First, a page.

Sterling Standard from Sterling, Illinois on October 6, 1928 · Page 12
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Sterling Standard from Sterling, Illinois · Page 12

Sterling, Illinois
Issue Date:
Saturday, October 6, 1928
Page 12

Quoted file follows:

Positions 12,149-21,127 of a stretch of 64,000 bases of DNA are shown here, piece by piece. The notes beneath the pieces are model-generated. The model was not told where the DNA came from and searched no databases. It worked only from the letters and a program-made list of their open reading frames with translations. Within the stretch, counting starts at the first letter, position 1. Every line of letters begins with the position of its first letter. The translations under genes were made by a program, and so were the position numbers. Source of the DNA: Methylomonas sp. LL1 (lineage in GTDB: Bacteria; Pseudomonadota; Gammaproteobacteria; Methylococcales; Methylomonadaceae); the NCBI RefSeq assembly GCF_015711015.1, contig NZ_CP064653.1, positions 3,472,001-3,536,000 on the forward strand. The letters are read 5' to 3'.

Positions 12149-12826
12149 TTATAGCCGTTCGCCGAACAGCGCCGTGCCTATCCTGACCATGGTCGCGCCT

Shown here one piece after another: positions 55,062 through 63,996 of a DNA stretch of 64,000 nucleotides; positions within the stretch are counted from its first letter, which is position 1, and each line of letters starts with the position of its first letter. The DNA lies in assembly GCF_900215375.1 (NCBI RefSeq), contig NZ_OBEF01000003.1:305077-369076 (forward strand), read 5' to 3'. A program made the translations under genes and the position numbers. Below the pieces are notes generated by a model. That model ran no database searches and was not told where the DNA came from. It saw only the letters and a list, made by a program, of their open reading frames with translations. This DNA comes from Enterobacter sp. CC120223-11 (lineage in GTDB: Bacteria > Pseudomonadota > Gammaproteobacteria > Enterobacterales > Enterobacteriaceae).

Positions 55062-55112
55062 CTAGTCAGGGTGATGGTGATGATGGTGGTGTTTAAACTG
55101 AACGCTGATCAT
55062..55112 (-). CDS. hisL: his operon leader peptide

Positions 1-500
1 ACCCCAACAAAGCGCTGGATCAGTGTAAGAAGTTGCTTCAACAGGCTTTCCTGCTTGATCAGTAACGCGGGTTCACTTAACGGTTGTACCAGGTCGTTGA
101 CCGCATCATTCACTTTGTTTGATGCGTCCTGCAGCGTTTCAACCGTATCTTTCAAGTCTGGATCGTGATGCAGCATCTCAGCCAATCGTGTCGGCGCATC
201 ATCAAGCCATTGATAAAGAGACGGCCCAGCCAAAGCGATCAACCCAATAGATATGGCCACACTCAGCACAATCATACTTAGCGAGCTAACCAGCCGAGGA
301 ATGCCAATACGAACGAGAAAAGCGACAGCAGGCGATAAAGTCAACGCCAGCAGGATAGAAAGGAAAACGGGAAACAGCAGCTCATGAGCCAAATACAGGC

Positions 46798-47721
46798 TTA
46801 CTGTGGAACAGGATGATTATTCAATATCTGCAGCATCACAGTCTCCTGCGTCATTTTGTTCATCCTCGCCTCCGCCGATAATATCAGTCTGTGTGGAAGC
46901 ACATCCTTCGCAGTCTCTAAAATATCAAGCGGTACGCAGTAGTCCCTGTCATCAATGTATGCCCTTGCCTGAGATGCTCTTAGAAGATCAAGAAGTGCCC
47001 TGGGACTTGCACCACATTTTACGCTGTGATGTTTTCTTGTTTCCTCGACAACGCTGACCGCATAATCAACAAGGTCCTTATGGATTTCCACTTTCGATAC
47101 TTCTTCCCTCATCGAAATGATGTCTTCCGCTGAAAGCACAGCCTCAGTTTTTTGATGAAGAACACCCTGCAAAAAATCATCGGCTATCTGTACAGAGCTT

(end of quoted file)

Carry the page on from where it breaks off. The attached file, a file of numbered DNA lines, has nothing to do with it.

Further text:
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T *< i; A Mr* HuH - in brins: th Si'-TSirisr, srrlvinst nn s R nmer irn»:>. unrt th»* bonr fn to Hi'- Tromh HmlFT!n!Umr ?or<!. A;rrsnEfm*"nt«; for tb«* fi have not ly-rn rnrnpirfri-! }int "TvU'-^S will p"nhp.h!y NT. }-,pUJ on Mondav. wn?) in' r ;rri r n' in Hlvrr- t: !d«~ cemetery, by the s'(l«» of his wife, Mrs. Mary Obfndotf Smith, ? hrs pa.w>1 n^ny R yrar PRO In .July. Mr. Smith v:nf 82 vesrs of ner nn the firft of )s*t Ffhr.mry »nrt bad enioypfl comparatively grxx! health for hi--, years until recently. HP spent five iv-cks in Juno with relative in Btrrlin;: and Ho-~!c Fall*. Born in Or-rmnny, hr wns only four yonrs of ncr wlirn hi* 1 , parents <?amr to America on n satllnp ve.wl, r-pfndlnti !>fi <!n<. p nn the ocran r?t- rout*\ during which time onf of his brothers dirtl nnd vn"; buried nt iva. Most of hi-; early Hfc wns lived In (hirs community, he having larmrd for many .roars near I>y>r Grove nnd Inter tit, tlic "Bend," west of Sterling. He moved to Missour about 25 years ago. Surviving members of the famllj ore his daughter, Mrs. Rutt, find i.wo sons, Edward Smith of Csrroll- lon, Mo., and Floyd Smith of Norwich, Kan., eight grandchildren, one jrreat-gramkhiid, five sisters, Mrs Barbara Ramsdcll of Broadv,-fty Bterling. Mrs. A. Mulford and Mrs. Benjamin Aument of Rock Falls Mrs. Willinm Mulford atni Mrs. Lilly Colemnn of ChicnRo. nnd one brother. Fred Smith of Rock Falls His oldest brother, Chris Smith, was a member of the G. A. R. and passed away two years ago at his home In Oshkoxh, Wis. Many eJd fr$«nd.«; of Mr. Smith In this community will be grieved to hear.of his passirif? and will extend sympathy to the family. f *^f Vr*n i l f j e'^ f fth rl> pir i, n !*• Tr"»r- >• },"-<"t 'h'f^ieb } >~ ^j-jr^nr *^ ? '3* -~in-**'nif i' - i rtSss>~ v V• u r'-*f",r *•) fn ^ p rp 1 ^'*' T-(G^j ptprfl" Pn> rj-* (4-ji|-jJ-.» il 4M fQiyplMv ;i .-.|f school i'.':T ssn' n]ip'.<i pl<j - ?yfl tftlWn" to h'T hi)«hsnfJ life" h n !win'f got. nn hi« "riffti work." —ClRtidc Ccllan CTflptafm Mfo :t R 0 or Tli*> Ron? Falls W, C. T. T1, fc*-«-ars * n*-^ ywsr trHb *.n QTP&I IMP Df 0Ififty!nil Dl Kennard BCSBC Proves To Be Best "Scribe" Among 60 Boys On Bus Trip WHITESIDE COUPLE MARRIED OCT. 1 IN BRADENTON, FLA. A marriage of interest to Sterling people is that of Miss Margaret Stagg, daughter of Mr. and Mrs. Thgmas Stagg of Thomson, to Paul Heusinkveld, son of Dr. and Mrs. H. J. Heusinkveld. Br.. of Fulton, which was solemnized Monday afternoon at five o'clock at the home of Rev. George F. White in Bradenton. Fla. The wedding took place'on the lawn of the home, with a background of palms, ferns and flowers. Rev. Mr. White, pastor of the First Presbyterian church, pronounced the nuptial vows, using the Impressive ring ceremony. The only attendants at the wedding were Mr. and Mrs. C. W. York . find.Mr. and Mrs^£red-W. Gates of Bradfinton. At 5:30 o'clock the wedding party went to the "Happy Hollow" tea room, where dinner was served to them. That evening the bride and groom were complimented by Mr. and Mrs. Fred W. Gates, who gave an informal reception for them at the Elks club in Bradenton. Mrs. Heusinkveld was formerly a resident of Sterling, and was graduated from the Sterling township high school in the class of *24. The couple will be at home at 513 Fifth street, Manatee, Fla., during the winter months. GALEN MORTON DIES AT BEAEDSTOWN—TO BE BURIED IN DIXON Galen Morton, postmaster of Beardttown. and former resident of Sterling, passed away suddenly at his home in Beardstown Friday morning. The body will be brought to Sterling on an afternoon train today, accompanied by the widow, and will be taken overland to Dixon. where funeral services will be held Sunday afternoon at 2:30 o'clock at the home of relatives at 806 East Third street. Mr. Morton was an uncle of Ralph .Morton and Mrs. B. J. Dressier of Sterling, who will attend the fune- rmLserYlees, He livei in this city during Ilia youth and for a time was in the ministry of the United Brethren church. Later he engaged in the newspaper business at Beardstown. Attend Clinical Congress MiiS Edith Litwiller. superintendent of the Sterling Public hospital, and Miss Esther Tschantz, as- Msiant, leu this morning for Boston, Mass., where they will uttend the rlink-al cont;re;,s to be held in Boston, all next week. A remarkably line program lias been ar- sanged for this meeting and will include k-cturtrs by the niost noted persons in tins country along thi-* l;ne. MYSTICS ATTENTION Installation postponed until fur- 'her notice. A L. Htckman, Cor.— &d\. WHITE . IS to 20 yards. 3* Inches wide, lOc roll. The Daily Gaaelte.—adv. Mr., .and Ut&. C. H. Alberts »f Oten EM«yr, KSJJ., are expected to arrive hat on R Eatmday morning train lor a visit of two wtN&s with Mr. Mrs. Ftftuk laudis and other Dr. Wm.J. M&urita the Kennard Rcrw of (loop PO, Boy Scouts, has txvn notified thnt he is the winner of the prize took the bus trip through the east last summer. The subject, of the essays was n description of the bus trip tiiken by some 60 Kcsouts from t IIP Blnck HRW Jc urea through the historic nnd scenic east, and Krnnard's highly interesting letters written to The Pally Onzettr during his trip Irnve no douot in the minds of readers of this paper as to his ability to win the essay contest. His selection as scribe of troop 90 Is obviously one for which he is peculiarly fitted, and the members of his troop, other Boy Scouts and the general public of Sterling-Rock Falls rejoice wltn him in the honor he has won. There were 25 essays submitted j lllclr by the boys who took the trip. ™ ROCK FALLS W.F.M.S. ... INSTALL OFFICERS AND HAVE PROGRAM The Forrlen Missionary >wle1r of UK; Rrjck Fall-, Methodist church, met for its first meeting in the n"w yrar Friday afternoon, -with Mr?. Harriett Hnrdy at the home of her daughter. Mrs. Harry Bas*ett. After the president. Mrs. Fred Humphrey, hnd rnllrd ths members to ordrr and repeated the missionary creed, the society joined In singing "Jrsus Calls UP." Mrs. John Rhyne conducted the devolionnlR, choosing her topic, from "The Master Builder." The regular business period followed, preceding a most Impressive service, the installation of the nftw officers, in charge of Mrs. E. M. Coe. An Imprised had bwn arranged, on which stood three light blue amdlcs find three dark blue cnnillfK, representing the colors of the society, n white candle depicting the light of the world, and the open Bible. Each Officer stood before the nltar during her part,'In the installation, and as she accepted the duty of her office, the officer lighted her candle for the light of the world. When all had been In- ntalled, Mrs. W. H. Kelscy sang very beautifully, "We've a Story to Tell." The program closed with prayer, after all the officers hud received »f th* h«m* of Mrs. Anna. Wright Wfilch W»«. RttfTMfod faj 12 fjfSjfrtsTii; and two vMtnra. M»ch b»«in*ws of Important* WM taken up nn<J np- Jo » to e*rn? on hn work the nsmt 13 months. Th* program committee Kennard sent pictures to illustrate his essay, as did others. Thc essay submitted by Scout Leslie Watt of Mt. Morris was awarded second place and that of Scout Stanley Grimm of Galena third place. The papers will be sent to Mr. Putnam of the Putnam publishing house and there is a possibility that they will be published in book form. Whether this glory ever comes to the three successful essay contestants or not, they will be rewarded by being the only Boy Scouts who will be invited to attend the banquet and annual meeting of scout executives which will be held Tuesday evening, Oct. IS, at the Nelson hotel in Rockford. which will IMS the occasion for the first appearance of the "Greater Rockford" ocean fliers. Hassell and Cramer, la their hcme town after their return from Europe. MOTORBIKE RUNS INTO AUTOMOBILE This afternoon a collision occurred at a street intersection between a car driven by Miss Julia Callahan of Tampico, and a motorcycle ridden by Bert Riser. The motorcycle struck the car on the left side by the driver's seat. The motorcycle W6S uol badly damaged and Riser escaped with a small cuton his hand. The side of the car was bent in end also the running board which is of steel, was bent out of shape. Autos In Collision A Cadillac, driven by Harry Harshman. collided with another car Thursday night just east of the city. The impact _drove the otlier car off the highway doing considerable damage. No one was reported injured. ...aoof LITTLE LOCALS Telephone No. 4^—Two trunk lines. O. E. 8. Thimble Club picnic luncheon Monday, Oct. 8. Sewing and cards.—edv. Joe Enright has been admitted to the sterling public hospital. MLss Ruth Metzger underwent an operation at the Sterling public hoa-- pital this morning. Mr. and Mrs. George Neiraan and daughter, Miss Hazel Neiman, left Friday for a week's visit in Madison and at the Dells of the Wisconsin Miss Hazel Neiman attended the soclety voted to &end Dorothy Jones, the missionary from the Joliet-Dlxon missionary district, a Christmas present of $5. Mrs. Fred Humphrey was appointed delegate to the Jollet-Dixon convention to be held In DeKalb Tuesday and Wednesday, October 0 and 10. The study was presented very Interestingly by Mrs. Omer Karr. on the first chapter in the new study book, "Friend of Africa." Another solo, "Step by Step." sung by Mrs. Kelscy. followed. New captains were appointed for the mystery box this year, Mrs. E. M, Coe captain of the dark blues and Miss Lillian Wetsell captain of the light blues. Refreshments of sandwiches, lady fingers, sunshine and angelfood cake, tea and candy were served by Mrs. Hardy and Mrs. Bassett. The favors were tiny black candy colored dolls, which suggested the mission- study on Africa up by the society; being taken GOOD REPORTS AT ANNUAL MEETING OF CHRISTIAN CHURCH Notre Dame-Wisconsin game today at Madison. football Mrs. Frank Hersh has returned ram Chicago, where she visited the mt week with friends. Mrs. Frank Swan&on and daughter Jean of New Bedford are visiting at the A. F. Akerberg home in Rock Falls. St. John's Lutheran annual chicken pie dinner and bazaar, Dec. 6th. —adv. Melvm. Jr.. son of Mr. and Mrs. Melvm Murphy of Dixon, former lo- al residents, has been taken u> Rochester, Minn., lor treatment. He tas been quite ill for the past month and submitted to two transfu&ions of blood at & Dixon hospital, but ailed to t>how any marked improvement Charles Sprinkle, Jainca Brlggs uid Earl Gregorious were &iaoug those who wtut from here to Mttdi- to see the D*tue gauie Saturday Gtea Lancaster of PropheUiown Underwent a minor operation this morning at the Sterling public hospital. JOHN M, STAGER Attorney At (Law fr'AKSi A Mi Cl'iV LOANS NaUuatU The annual meeting of the First Christian church was held Thursday evening at the church. Owing to the severe storm the crowd was small but the meeting was very interesting. Reports were made from the various departments of the church and Sunday school, showing that the past year was one of growtl in every, department. The total budget for the year exceeded $7000 and the church starts the new year with all debts paid and the finances in good shape. The following officers were elected: Trustee. Harvey Carpenter; elder, John Baker; deacons. H. J. Detweiler, E. H. Eshleman. Arthur Lan- dls, H. E. Taylor, George Stone, Bart Shumaker; deaconesses, Mrs. Harrj Myers, Mrs. E, E. Haberle, Mrs. C W. Miller, Mrs. Reuben Martin; Sunday school superintendent, Ear Pine. The following are the remaining officers of the church: trustees, E H. Eshleman, A. H. Reed; elders Robert Laursen. • Warren Roath Reuben Martin. A. D. Stanley, W. J Moore; deacons. A. T. Ma.teer* Ear; Fine. Q. W. Wallick, Glen Herrlck, Earl Johnson, E*rl Martin, W. L. Hendrlcks, C. W. Miller. -R. E. Kret- der, H. C. Johnson, R. A. Jennings A. H. Reed; deaconesses, Mrs. John Baker, Mrs. Henry Martin. Following the annual meeting a short meeting of the church board was held for reorganizing for the coming year. Earl Fine was elected chairman of the board to take the place filled for so many years by Leander S. Kauffman, who passed away during the summer. New Arrivals Born to Mr. and Mrs. Frank Beck at the Sterling public hospital this morning, a daughter. All feiu&i of Sheet Mela! &ai Tin Worts. Furnace Bepilring our *jMeelaJ%. Cluttertwm Tin Shop Loc*t*d at Ha*lund Hardware fhom 516 311 1st Ave, StetUag Lawyers 9TJBRUNO. ILL. J. A. Wart. ?. m. Want, A. j. U. t" W. J. 4 taottulifcto l* for cm* spftlft., this yesr, *».nd UiM topic* of interest, ^111 b» discussed. Thow? who were appointed *„? m.!p«r1ntwident< are: Flower mission and r*»*f, Mrs Jfsste Root; fviifiselLnUc, Mr*. Sarali Underhiil; child Trelfsre. Mrs, MR» Brsnd; rciettlfflc !nst,njctlon and medal contest. Mrs, C»wrf«- MrFn.n,«; • publicity. Mrs. Cora Humphry; psi - liamentary, Mrs. Olgn Hendricks law enforcement, Mrs. Libble Teo- Wftrd, and Loyal Temperance Union Mrs. Minnie Hlnrich*. Other appointments made wer> fotir captains who will sponsor a contest for a larger membership and better a It* n dance. Mrs. Jeatl© Root and Mrs. Cnssle McFalla wfll be In charge the first six months of th<- ye»r, and Mrs. Minnie Hinrlchs and Mrs. Kate Sherman the last six months. The social committees named to serve quarterly are as follows: First, Mrs. Minnie Hlnrichs. chairman, Mrs. Ella McQee and Mrs. Ma<? Card; second, Mra. Maude Gross, chairman, Mrs. Cora Humphrey and Mrs. Flora McCosnbs; third. Mrs. Cassle McFalls, chairman, Mrs. Olga Hendricks and Mrs. Elizabeth Choshlor; and fourth, Mrs. Allie Stephcnson. chairman, Mrs. Martha Hinrichs and Mrs Anna Wrlght. As the result of an election Mrs Anna Chapman was chosen delegate and Mrs. Kate Sherman alternate to the state convention of the W. C. T, U., which convenes Oct. 23 to 20 In Evanston. More business taken up by the union was making plans for n quilting bee and picnic dinner Friday, Oct. 12. at the home of Mrs. Anna Chapman, and for a doughnut sale In the near future. It was decided to commence 'the fall and winter meetings hereafter at 2:00 o'clock Instead of at 2:30 o'clock. After the business an excellent program was conducted by the evangelistic superintendent, Mrs. Sarah Underbill, which she opened with a Bible verse. The members joined in singing the Doxology. followed by the Scripture reading, a prayer offered by the superintendent, and a hymn, "Sweet Hour of Prayer." Mrs. Underbill and Mrs. Cassie McFalls said prayers of their mothers, and the union sang "My Mother's Prayer," followed by the Bible study, II Timothy 2:15, Luke 2:41-50, and John 7:14-18. Afterwards the members formed the unbroken circle, repeating sentence prayers and the Lord's Prayer. Two Bible games, "Who Bald If and -"JumboV-JSame,'i- were - play«d and then the closing song, "Gloria Patria." concluded the program. Mrs. Wright, assisted by Mrs. Maude Gross, served sandwiches and cof. fee. The next meeting will be hejd at the home of Mrs. Gross. '{l*T» «*rtf> fcf Mrs wdo fey Mi«* ', wnw ptetnress ioantd by ths of pubM« h*»!tti st. nwllrsf of th* P. T. A, of ?he L .\n of " _.;. 's», Carrol!, Wh&etfife, '. IHMs sTs^^t-lnjr ^n.n ?H?ld in »n«, on Friday and the report be fresh wrsrt fnll of jsssl for ths for which th* ticm* By And Her Federated Woman's Clubs to Hold Conference Here On Ooctober 5th District-county confernces of the Illinois Federation of Woman's clubs will be held throughout the state during the month of October, that of the Eleventh, Twelfth and Thirteenth congregational districts to be held at Sterling on Oct.. 10. Each local conference will be a min.'.ature convention and will be addressed by the state president, Mrs. J. Marc Fowler, and other prominent state officers. The counties which are included !li the conference at Sterling and the county presidents arc: DuPage, Mrs. William T. Bruckner, Hlnsdale; Kane, Mrs. S. 8. Thomson, St. Charles: McHenry, Mrs. F. A. Barter, Harvard: Will. Mrs, James W. Owen, Joliet; Boone, Mrs. Edward Orth, Belvidere; DeKalb, Mrs. A. O. Larson, Shabbona; Grundy, Mrs. C. H. Root, Morris: Kendall. Mrs. R. E. Richards. Oswego; LaSalle, Mrs. W. 8. Mason, La Salle; Winnebago. Miss Eva Collins, Rockford: Carroll. Mrs. Oscar Dachler, Chadwlck; Jo Daviess. Mrs. Grace Townsend, Warren: Lee. Mrs. D. L. Braman, Amboy; Ogle. Mrs. Margaret Johnston, Ghana; Stephenson, Mrs. A. D. Dry. Preeport; Whiteslde, Mrs. M. C. Rogers, Pulton. District presidents and the counties included In their districts are: Eleventh district, Mrs. W. W. Steven of Wheaton. for DuPage, Kane, McHenry and Will counties; Twelfth district, Mrs. Morey Roberta of Ottawa, for Boone, DeKalb, Qrundy, Kendall, LaSalle and Winnebago counties; Thirteenth district. Dr. Mabel W. Brown of Propbetstown FRED HUBBARD NOT MERCHANT OF 1854 in the historical account of the cholera epidemic of 1854. given In the Gazette Friday, a line of type was dropped out, making the story say that Fred Htsbbard was a merchant at Dover, Bureau county, at that time. The article was written, "Fred Hubbard's father. Solomon Hubbard, was then a merchant at Dover." While Fred Hubbard is able to claim classification to a moderate degree as an old settler, he w&a not in the mercantile business 75 years ago, but he was born soon enough after the cholera epidemic to hear a great deal about it, for It remained an absorbing topic of conversation for many years through this part of the country. Mrs, William Franklin Farren of Chicago,.~ Jtafc .vice-president, will preside and the morning session wll! open with an address of welcome by Mrs. Carl A. Glover, president of the Sterling Woman's club. Following the Introduction of state officers and district presidents, Mrs. William F. Parrel! will give an address on "Co-operation." Each county president will then be Introduced and will respond with a short talk on "What My County Can Do to Help the District." Thfl morning jneeting- will close with an address on the work of th general federation by Mrs. Walte: W. Seymour, of Chicago, dlrecto for Illinois. The afternoon program will opea with an address on the general work of the federation by Mrs. J. Mate Fowler, state president Plans fo the federation's various department, of work will be reported on by the state chairmen. The aubject an< chairmen are: "American Home," Bars. Wilbur E. Fribley. Chicago "Public Health and Child Welfare." Dr. Grace 8. Wlghtman. Springfield; "Conservation," Mrs. J. D. McKinney, Alton; "Junior Membership." Mrs. Talbert L. Hoganson Ottawa: "American Citizenship,' jgrg-JRoy F. Hoadiey. Yorkvllle. $12.50 $18.00 $20.00 $22.50 $25.00 $30.00 $35.00 $40.00 $45.00 $50.00 At S Mra. B. T. Mop*hwH« and ri»ti$h fter, Mim For* Morebmw, who h*om*> the mlftlte of tWs.ww»k from a month sprat In cttttfomta, wwe tl*ljght«€ with tts bs*tity of th* *rest cowft They h»d a most »ti- Jf?y*b.l*» trip, and) b»>*1<!eg swing him- dmS* of InteTWtJfiK place* snd thlR$T$, fWJCTFWt SC^nftlrstftinC^B Wito their many former BterHnit snd Mkhlf»n friendR now !ocat«<f in Osllffjfnl* ciM?s. Wh»n they J«ft on 8»pt. 3, th«y went dir?ct.!y by train to la* An' », ancj th«ra had sn apartment _»t«I for thr« weeks. Aft«r » short t*st fn>?si th* trafxi rtd€ ( tti*y rmtncwj their sight seeing trip by first taking te ths placets In and around LOB Anfetes, Sevfraj days w«re Rper.t in Hollywood. Universal City and Culver City,* attending the theatres on tne coast, .wfing th« movie stars and witnessing several moving pictures being made. One of ths theatres In Hollywood of especial Interest visited by them was Sid Ormumann'a CWnfse theatre. It wus very different from any playhouse the local peopte had ever bten in, being typically Oriental in Rrchl- tscture, furnishing and atmosphere. Meet MQT|« Actors, Some <3f the movie actors whow the Sterling people saw were Billis Dooley. Wheeler Oakman, Molllo O'Day, Vera Gordon, Max David- Bon, Malcolm ._ McGregor, Joseph Schidlekraut, I^a'ura I^Planl*, Mack Bwalnc, K»t« Price. Crawford Bent, Harrison Ford, Gertrude Astor and LaFayette McKee. the latter being a brother to the late Jessie McKee of this city. Other suurs wliom they were introduced to were William Mong, Charles Clmse. Oliver Hardy and Stan Laure.1. They watched a Hal Roach comedy being made in which Messrs Hardy and Laurel play, and took snap shots of the actors, who were very nice to them. Mr. Laurel was. brought to this country 18 years ago from England, by Charles Chaplin, who sponsored him in the movies. The making of pictures was a very Interesting sight to the visitors, who learned that the background for them is a huge building on the movie lots, In which there are sets where several eoenes can be taken at one time. Several of the sets were recognized by the Sterling people as those they had seen in plays and comedies on the screen. The pictures are made with a musical accompaniment, usually of three pieces, a portable organ. «elto and violin, which follows the scene in the same manner as the movies are followed by the organist At Universal City they saw where the western pictures are made. Hoot Gibson and others. They also saw the Cathedral used In "The Hunchback of Notre Dame," and sets for a forthcoming Fairbanks picture. , SI*** OJd Frteada. White-Ui-Culver-Olty.-Mnr Merer- house and daughter visited with Mr. and Mrs Fred Burch and their eon and daughter, formerly of Sterling, who have a very pretty home there. Mr. Burch is employed at the Hal Roach studios where he has a line position, and is known to all tb* movie people as "Fwjd." One evening while they w«re at the Burch home, Mr. and Mrs. Fred Fargo, former owners of the Fargo confectionery in Sterling, called to see them.- •- -- — - — With Michigan friends the Sterling folks motored out to Beverly Hills one day, to see the homes of the movie stars. They had difficulty in distinguishing the various residences from one another, most of which were not named, but with the guidance of an old retired sea- captain, a resident of Beverly Hills who offered hJa services to ihem. they ware shown all of them. The Ing, sn-d took R two hcfara trip by ocean litwr CM ths Pscifle to' ths CsWirm I«teeffl, TB*f ride In s Rims bottom bosi, the »* fish, nhelte nati _... watcher » diver who &ttn to th* bottom of the oowm for tb« },,.,. m , tire of th* passenger*. A short, motor boat-, rtfte took ttwn eight, mites annrod the Wand to th« rocks RFK homes of hundreds of seals, ftud th« resklmc* of William Wrtsfey, before the boAt left on the return trip to the coast. Among shortet trip* wbtch M.r» Morehousc and her daughter took were to 8s,n!» Mcmlea, a city of Ifjve- ly residences, and to Pasadena, In the latter place they visited &n ostrich farm where hundreds of ostriches ore kept. During their lasst wwk Sn Los Angeles, the Sterling folks accom panled friends by motor on »n overnight trip Into southern California *nd old Mexico. They stopped over night in San DSego and the nex morning went to Balboa Park to hear the largest outdoor organ in th« world, a gift to the city from William WrUley, then continued on their trip. One of the beautifu spots along ths way to Mexico' was X* Jolia. an artists' colony where every house Is made from white stones in Spanish style. The party crossed the line over Into Mexico that afternoon and spent a few hours In Tta Juana. which is a notorious drinking and gambling place. From there they motored on several miles to Acqua- callente, another old Mexican city where they saw a beautiful new hotel erected, and "America's Monte Carlo," & gambling resort. The party was very much interested in Mexico but felt mucii safer when they crossed the line back into the states before sundown. After returning to Los Angeles Mrs. Morehouse and daughter lefi 8«pt 27 by rail, and went to San Francisco, a distance of 400 miles along the coast In that city they were particularly impressed by "Chinatown" which they visited both day and nigat A bus trip to the famous "Golden Gate," Seal Rock Park, and the Presidio, a U a army fort built on the old world's fair grounds, passed their day In the city all too quickly. From San Frfencisco they went by boat across San Francisco bay to Oakland, and there boarded the train to leave California. Their route home through Salt Lake City, Utah, and the Royal Gorge is the most »cenic trip in tha United States. Several times the train halted, and the passengers alighted from the tvain to go down into the gorge and tefc« kodak pi^tu«ffl of the uaow capped mountain peaks. The Sterling people made one stopover on the return trip, in Denver. They enjoyed a trip up Lookout Mountain, where Buffalo BUI and his wife are burled, and came down the mountain through Bear Oreek O&nyon. They-. «aw Pike's Peak and other interesting places In and, near Denver before leaving on the last lap of their homeward Journey. SOCIAL AFFAIRS Mr. and Mra, Will Hoover entertained in their home on Wednesday the following guest*. Mra. Addle Flynn of Toledo. la., Mrs. Belle Pearson and William Peugh of Co- teta, and Mr. and Mrs. Charles Gleason and Mrs. Etna Dennis. On Friday they entertained Mrs. L. Pr^y^33 flTlft 80P ftttTt---M^MK., Dennis of Sterling. furnish the oppo- Sefartt munlty Athle The local lineup is "on* of the slronf««t for Independent football that has ever been s.swmbk'd local-. ly and th« te*m should have » big season. Glenn Ptmderburg of Rock Falls In manager of the fceam and ts '. arranging for gam?s, : The local team Is prmcUrally on all-star afjjrtsaUon as every man on the team Bhow*d up an a star in his respective position during his: high sehool days, Borne of the stars. oumpuon With such a splendid team as will represent the two cities this eea~ son the attendance at the local games should be unusually large. If the attendance warrants it some of the best teams in this section of the Btate will be brought here. The probable starting lineup will be Sumption, left end; Walters, left tackle; Leo Ridge, left guard; Book, center; F. Emmons. right guard; Soofieid. right tackle; Schutt, right end; Vincent quarterback; Lyons, left half; Logan, right half; Little fullback. Coach Ed Woeber-of the Community high school will referee th* game. MRS. NORMAN LONG WINS CASH PRIZE _ IN LETTEB OONTBS' c% Norman LGH& im«rw»ffTis«aif-h*ppy today by receipt of a tetter enclosing 425 M her award for winning sixth place to an essay writing contest conducted by a saving* club in Chicago. There were 47 prizes to all and thousands of letters were written by people living in nearly every state In the union. Mrs. Long's name was very near the top of th» Mat among a typewritten page filled with the names of the 47 prise winners, &U after the tenth plaoa recclvliig an equa! small casli priza. Local We&ther At 8:80 o'clock this morning the mercury jsras 57 and at 1 o'clock thi* afternoon it" was 60. It has been bright and clear. PADS FOB MANX PURPOSES. Scratch pub. 4x8K, 5%rtH, 8ttx 11 was epeelal aleea. 18e ifc'-~tbr Daily Gauette alfSea.—aflv. 1885 Phone Main 391 1928 YOUR WINTER'S COAL Now We Can Expect CoU Weather Anytime BE PREPARED OUR STOCKS ARE COMPLETE: Eastern Kentucky Low Ash Coal Franklin County Lump and Egg Weat Kentucky Quick Fire Coke Petroleum Coke Moses Dillon Lumbtr % Cml